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[wish] /wɪʃ/
verb (used with object)
to want; desire; long for (usually followed by an infinitive or a clause):
I wish to travel. I wish that it were morning.
to desire (a person or thing) to be (as specified):
to wish the problem settled.
to entertain wishes, favorably or otherwise, for:
to wish someone well; to wish someone ill.
to bid, as in greeting or leave-taking:
to wish someone a good morning.
to request or charge:
I wish him to come.
verb (used without object)
to desire; long; yearn (often followed by for):
Mother says I may go if I wish. I wished for a book.
to make a wish:
She wished more than she worked.
an act or instance of wishing.
a request or command:
I was never forgiven for disregarding my father's wishes.
an expression of a wish, often one of a kindly or courteous nature:
to send one's best wishes.
something wished or desired:
He got his wish—a new car.
Verb phrases
wish on,
  1. to force or impose (usually used in the negative):
    I wouldn't wish that awful job on my worst enemy.
  2. Also, wish upon. to make a wish using some object as a magical talisman:
    to wish on a star.
Origin of wish
before 900; (v.) Middle English wisshen, Old English wȳscan; cognate with German wünschen, Old Norse æskja; akin to Old English wynn joy (see winsome), Latin venus charm (see Venus); (noun) Middle English, derivative of the v.
Related forms
wisher, noun
wishless, adjective
interwish, verb (used with object), noun
outwish, verb (used with object)
1. crave. 5. direct, order. 12. will, want.
Synonym Study
1.Wish, desire, want indicate a longing for something. To wish is to feel an impulse toward attainment or possession of something; the strength of the feeling may be of greater or lesser intensity: I wish I could go home. Desire, a more formal word, suggests a strong wish: They desire a new regime. Want, usually colloquial in use, suggests a feeling of lack or need that imperatively demands fulfillment: People all over the world want peace. Unabridged
Based on the Random House Dictionary, © Random House, Inc. 2018.
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British Dictionary definitions for wishers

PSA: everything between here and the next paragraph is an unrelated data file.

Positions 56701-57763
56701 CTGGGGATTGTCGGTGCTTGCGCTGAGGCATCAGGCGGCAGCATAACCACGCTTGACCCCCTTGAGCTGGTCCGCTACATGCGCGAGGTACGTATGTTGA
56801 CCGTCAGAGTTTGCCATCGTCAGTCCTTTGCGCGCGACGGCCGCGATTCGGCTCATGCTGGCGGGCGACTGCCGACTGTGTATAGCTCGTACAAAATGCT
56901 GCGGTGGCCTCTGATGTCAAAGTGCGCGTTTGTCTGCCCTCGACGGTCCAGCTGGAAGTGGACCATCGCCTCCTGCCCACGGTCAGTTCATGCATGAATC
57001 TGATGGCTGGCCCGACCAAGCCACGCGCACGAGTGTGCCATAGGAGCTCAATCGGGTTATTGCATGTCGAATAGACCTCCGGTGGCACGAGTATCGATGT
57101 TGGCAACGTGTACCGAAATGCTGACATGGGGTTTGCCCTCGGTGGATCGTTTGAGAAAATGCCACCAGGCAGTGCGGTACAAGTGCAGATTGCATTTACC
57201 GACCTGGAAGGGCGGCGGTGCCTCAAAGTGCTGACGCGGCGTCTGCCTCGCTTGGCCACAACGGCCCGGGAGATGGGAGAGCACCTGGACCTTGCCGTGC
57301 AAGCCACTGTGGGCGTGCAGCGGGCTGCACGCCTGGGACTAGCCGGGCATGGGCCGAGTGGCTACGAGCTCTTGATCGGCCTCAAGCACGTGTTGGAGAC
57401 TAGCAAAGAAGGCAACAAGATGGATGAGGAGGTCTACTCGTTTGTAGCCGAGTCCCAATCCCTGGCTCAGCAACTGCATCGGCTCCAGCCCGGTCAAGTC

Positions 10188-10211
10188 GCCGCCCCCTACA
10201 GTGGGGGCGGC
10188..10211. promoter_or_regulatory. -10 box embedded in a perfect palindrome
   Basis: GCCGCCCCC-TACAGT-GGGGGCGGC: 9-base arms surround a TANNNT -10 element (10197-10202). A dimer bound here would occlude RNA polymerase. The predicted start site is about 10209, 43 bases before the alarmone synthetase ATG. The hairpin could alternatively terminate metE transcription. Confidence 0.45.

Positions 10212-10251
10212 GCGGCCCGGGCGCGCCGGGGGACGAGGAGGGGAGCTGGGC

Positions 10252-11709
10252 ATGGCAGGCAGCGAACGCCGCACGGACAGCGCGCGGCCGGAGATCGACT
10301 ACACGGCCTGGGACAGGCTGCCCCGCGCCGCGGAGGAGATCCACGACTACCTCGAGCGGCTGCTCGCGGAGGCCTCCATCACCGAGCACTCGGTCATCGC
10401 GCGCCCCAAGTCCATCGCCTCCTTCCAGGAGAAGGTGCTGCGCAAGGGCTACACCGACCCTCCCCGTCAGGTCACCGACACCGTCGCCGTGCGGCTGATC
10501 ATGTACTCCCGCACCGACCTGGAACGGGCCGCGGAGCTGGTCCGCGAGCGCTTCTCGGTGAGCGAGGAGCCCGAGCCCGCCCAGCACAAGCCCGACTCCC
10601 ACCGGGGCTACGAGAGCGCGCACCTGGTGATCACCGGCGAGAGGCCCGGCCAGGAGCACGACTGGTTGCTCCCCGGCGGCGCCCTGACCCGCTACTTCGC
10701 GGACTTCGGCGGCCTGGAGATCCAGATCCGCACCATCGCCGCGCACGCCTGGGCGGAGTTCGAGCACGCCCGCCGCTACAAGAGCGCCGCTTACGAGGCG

when tr, takes a clause as object or an infinitive; when intr, often foll by for. to want or desire (something, often that which cannot be or is not the case): I wish I lived in Italy, to wish for peace
(transitive) to feel or express a desire or hope concerning the future or fortune of: I wish you well
(transitive) to desire or prefer to be as specified
(transitive) to greet as specified; bid: he wished us good afternoon
(transitive) (formal) to order politely: I wish you to come at three o'clock
the act of wishing; the expression of some desire or mental inclination: to make a wish
something desired or wished for: he got his wish
(usually pl) expressed hopes or desire, esp for someone's welfare, health, etc
(often pl) (formal) a polite order or request
See also wish on
Derived Forms
wisher, noun
wishless, adjective
Word Origin
Old English wӯscan; related to Old Norse öskja, German wünschen, Dutch wenschen
Collins English Dictionary - Complete & Unabridged 2012 Digital Edition
© William Collins Sons & Co. Ltd. 1979, 1986 © HarperCollins
Publishers 1998, 2000, 2003, 2005, 2006, 2007, 2009, 2012
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Word Origin and History for wishers



Old English wyscan "to wish," from Proto-Germanic *wunskijanan (cf. Old Norse æskja, Danish ønske, Swedish önska, Middle Dutch wonscen, Dutch wensen, Old High German wunsken, German wunschen "to wish"), from PIE *wun-/*wen-/*won- "to strive after, wish, desire, be satisfied" (cf. Sanskrit vanati "he desires, loves, wins," Latin venus "love, sexual desire, loveliness," venerari "to worship;" see Venus). The noun is attested from c.1300. Wish fulfillment (1901) translates German wunscherfüllung (Freud, "Die Traumdeutung," 1900).

Online Etymology Dictionary, © 2010 Douglas Harper
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Idioms and Phrases with wishers


In addition to the idiom beginning with wish also see: if wishes were horses
The American Heritage® Idioms Dictionary
Copyright © 2002, 2001, 1995 by Houghton Mifflin Company. Published by Houghton Mifflin Company.
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